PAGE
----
The second progress report is already available for the EC FP7 Post-Grant Open Access Pilot providing information on the first four months of the project with data as of Sep 30th. The results show that the initiative is gradually taking up, with more than double funding requests having been granted in this 4-month period than in the first two months of the Pilot. The rhythm of growth is however slower than initially expected, due to both the season which the initiative has been launched in and the difficulty to reach out to eligible researchers on a rather specific funding policy. The activity is however steadily increasing and factors like the enhancement of the system for collecting and processing funding requests and the consistent dissemination work being done by NOADs and institutions will surely provide the basis for a steeper growth in forthcoming months.
Conversations are already under way too with publishers in order to discuss the first pre-payment agreements to be signed by the FP7 Post-Grant OA Pilot. Besides streamlining the invoicing process and allowing to test specific technical workflows for information exchange on funded outputs, these agreements will also increase the effectiveness of the initiative at identifying funding requests in publishers’ manuscript processing systems. Once these identification mechanisms are implemented, there will be a double strategy in place to reach out to eligible researchers, via their institutions and through their publishers. A balance will need to be kept anyway between both worklines, since even if the communication through publishers may eventually prove more effective in identifying eligible manuscripts, the advocacy work the institutions are doing in explaining the Pilot’s policy guidelines and the reasons why they are the way they are is irreplaceable.
Besides the FP7 Post-Grant OA Pilot dissemination that friendly publishers like DeGruyter or Ubiquity Press are already doing towards their authors, an awareness-rising letter will imminently be sent to all eligible FP7 project coordinators from the OpenAIRE Project Office in Brussels. These further outreach efforts should also be a guarantee for better results in future reports.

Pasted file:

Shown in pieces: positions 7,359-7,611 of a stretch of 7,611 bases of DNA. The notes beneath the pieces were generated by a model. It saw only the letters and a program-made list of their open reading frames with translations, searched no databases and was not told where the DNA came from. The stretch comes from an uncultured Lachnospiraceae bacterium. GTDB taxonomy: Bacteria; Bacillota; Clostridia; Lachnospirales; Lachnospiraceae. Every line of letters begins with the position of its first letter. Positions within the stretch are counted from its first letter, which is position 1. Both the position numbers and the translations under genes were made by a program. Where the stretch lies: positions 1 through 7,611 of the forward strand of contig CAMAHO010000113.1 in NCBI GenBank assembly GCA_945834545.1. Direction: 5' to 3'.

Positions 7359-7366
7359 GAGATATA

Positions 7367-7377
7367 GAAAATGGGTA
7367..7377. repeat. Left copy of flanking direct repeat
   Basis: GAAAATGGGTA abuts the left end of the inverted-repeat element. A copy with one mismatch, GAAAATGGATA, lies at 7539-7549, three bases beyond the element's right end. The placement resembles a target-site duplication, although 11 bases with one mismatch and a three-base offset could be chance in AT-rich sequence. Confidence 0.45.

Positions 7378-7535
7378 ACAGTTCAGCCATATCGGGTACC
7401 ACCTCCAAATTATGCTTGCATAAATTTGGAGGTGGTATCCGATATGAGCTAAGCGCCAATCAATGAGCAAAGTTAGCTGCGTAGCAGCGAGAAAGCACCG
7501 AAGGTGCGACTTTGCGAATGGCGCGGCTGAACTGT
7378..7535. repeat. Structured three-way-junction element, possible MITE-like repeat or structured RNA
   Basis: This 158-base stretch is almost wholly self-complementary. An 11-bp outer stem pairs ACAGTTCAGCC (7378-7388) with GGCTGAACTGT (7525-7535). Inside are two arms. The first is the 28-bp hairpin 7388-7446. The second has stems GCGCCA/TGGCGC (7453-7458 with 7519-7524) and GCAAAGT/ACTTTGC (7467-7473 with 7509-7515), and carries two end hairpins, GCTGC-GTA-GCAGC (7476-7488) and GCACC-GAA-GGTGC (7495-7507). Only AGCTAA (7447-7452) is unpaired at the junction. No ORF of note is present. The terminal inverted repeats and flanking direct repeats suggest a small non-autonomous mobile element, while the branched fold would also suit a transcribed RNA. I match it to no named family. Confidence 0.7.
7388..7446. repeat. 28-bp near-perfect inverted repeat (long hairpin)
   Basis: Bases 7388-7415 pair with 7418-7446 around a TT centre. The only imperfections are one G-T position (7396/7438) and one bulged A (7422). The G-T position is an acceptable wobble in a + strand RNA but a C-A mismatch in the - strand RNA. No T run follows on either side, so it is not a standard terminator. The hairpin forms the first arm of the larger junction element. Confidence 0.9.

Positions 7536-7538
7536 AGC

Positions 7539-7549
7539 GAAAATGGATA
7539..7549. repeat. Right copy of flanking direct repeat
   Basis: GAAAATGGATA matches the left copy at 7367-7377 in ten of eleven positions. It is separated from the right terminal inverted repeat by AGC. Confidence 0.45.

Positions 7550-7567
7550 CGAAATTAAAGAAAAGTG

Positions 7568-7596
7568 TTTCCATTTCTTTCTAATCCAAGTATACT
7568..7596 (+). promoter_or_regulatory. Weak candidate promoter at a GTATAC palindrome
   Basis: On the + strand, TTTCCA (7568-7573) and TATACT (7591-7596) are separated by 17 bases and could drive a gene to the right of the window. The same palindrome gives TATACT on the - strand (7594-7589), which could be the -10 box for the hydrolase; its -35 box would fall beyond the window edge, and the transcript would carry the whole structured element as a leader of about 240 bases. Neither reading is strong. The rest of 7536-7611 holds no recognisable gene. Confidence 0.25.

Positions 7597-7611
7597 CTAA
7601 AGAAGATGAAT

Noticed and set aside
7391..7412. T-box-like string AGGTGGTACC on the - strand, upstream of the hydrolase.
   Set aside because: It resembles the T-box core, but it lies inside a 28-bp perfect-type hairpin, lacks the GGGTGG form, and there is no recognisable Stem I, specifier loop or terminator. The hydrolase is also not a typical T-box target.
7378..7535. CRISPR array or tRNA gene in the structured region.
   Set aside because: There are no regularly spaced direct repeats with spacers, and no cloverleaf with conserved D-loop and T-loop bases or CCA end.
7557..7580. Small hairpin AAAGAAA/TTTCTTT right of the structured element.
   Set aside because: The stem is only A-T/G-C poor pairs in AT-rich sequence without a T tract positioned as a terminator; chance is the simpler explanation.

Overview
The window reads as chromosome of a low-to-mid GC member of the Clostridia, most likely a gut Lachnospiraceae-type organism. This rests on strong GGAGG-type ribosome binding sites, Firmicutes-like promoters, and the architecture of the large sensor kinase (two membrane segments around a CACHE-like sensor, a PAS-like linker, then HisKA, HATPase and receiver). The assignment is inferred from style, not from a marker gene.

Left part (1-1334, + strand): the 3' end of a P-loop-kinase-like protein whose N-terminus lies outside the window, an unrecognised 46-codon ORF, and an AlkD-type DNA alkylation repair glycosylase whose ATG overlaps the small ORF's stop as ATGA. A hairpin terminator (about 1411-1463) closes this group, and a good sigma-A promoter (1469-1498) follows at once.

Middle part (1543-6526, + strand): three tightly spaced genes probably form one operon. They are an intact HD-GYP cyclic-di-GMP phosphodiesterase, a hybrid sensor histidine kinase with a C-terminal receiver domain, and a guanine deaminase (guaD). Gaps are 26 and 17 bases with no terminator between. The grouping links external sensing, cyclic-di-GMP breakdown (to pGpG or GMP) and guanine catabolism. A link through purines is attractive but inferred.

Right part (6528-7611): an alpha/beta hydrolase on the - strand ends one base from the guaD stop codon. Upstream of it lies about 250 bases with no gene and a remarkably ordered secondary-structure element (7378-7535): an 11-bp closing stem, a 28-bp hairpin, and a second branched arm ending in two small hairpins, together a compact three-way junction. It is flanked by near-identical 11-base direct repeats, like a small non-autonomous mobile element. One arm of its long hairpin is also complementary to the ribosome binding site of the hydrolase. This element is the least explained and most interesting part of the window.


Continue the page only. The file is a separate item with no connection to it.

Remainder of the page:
As of Sep 30th, the number of granted funding requests is up to 52 (46 of them for research articles and 6 for books) from the 20 that had been collected as of Jul 31st. The distribution by country of such 52 requests is shown in the table below, with the number of new approved requests collected in the last two months shown in brackets. This distribution is the result of considering the institutional affiliation by country of the researcher who delivers the funding request into the system, and constitutes a good indicator for the level of awareness of the Pilot in different countries, even if other distributions by country like the one for project coordinating institutions are also significant and are independently analysed in the report.
As shown in the table, two countries – the UK and Spain – have jointly provided more than half of the collected funding requests in these first 4 months of the initiative. While this suggests that there will be geographic biases in the funding distribution, it also shows that the initiative can succeed if it gets adequately disseminated at the right level and incidentally not just in countries where the workflows for dealing with Gold Open Access are well established.
The average APC fee paid so far, which only applies yet to research articles, is €1,352, totally in line with the previous €1,356 average figure collected in the first report. The APC fee histogram shows a wider range of APC fees being paid as the months go by, with an increasing number of APCs in the top €1,900-2,000 interval but also with a significant number of them under the €1,000 boundary.
The distribution of the funding by publisher in these first four months is shown in the table below. Macmillan/NPG continues topping the list thanks to the very successful Scientific Reports record (this is the most frequently selected journal by the Pilot-funded authors) while Copernicus, which was not in the list for the previous report has collected a large number of requests in this term and is now featured in second place.
The full report – available here – contains many other statistics which are not dealt with in detail here such as funding requests collected by institution, average APC paid by publisher, funded FP7 project distribution by number of partners or the above-mentioned distribution of project coordinating institutions by country.
The report also mentions specific countries and geographic areas where the current level of activity around the initiative is lower than expected. More dissemination activities for the FP7 Post-Grant OA Pilot will be carried out in forthcoming weeks, including during the imminent Open Access Week 2015, specifically targeting these geographic areas for which little activity shows up thus far in the system for processing funding requests.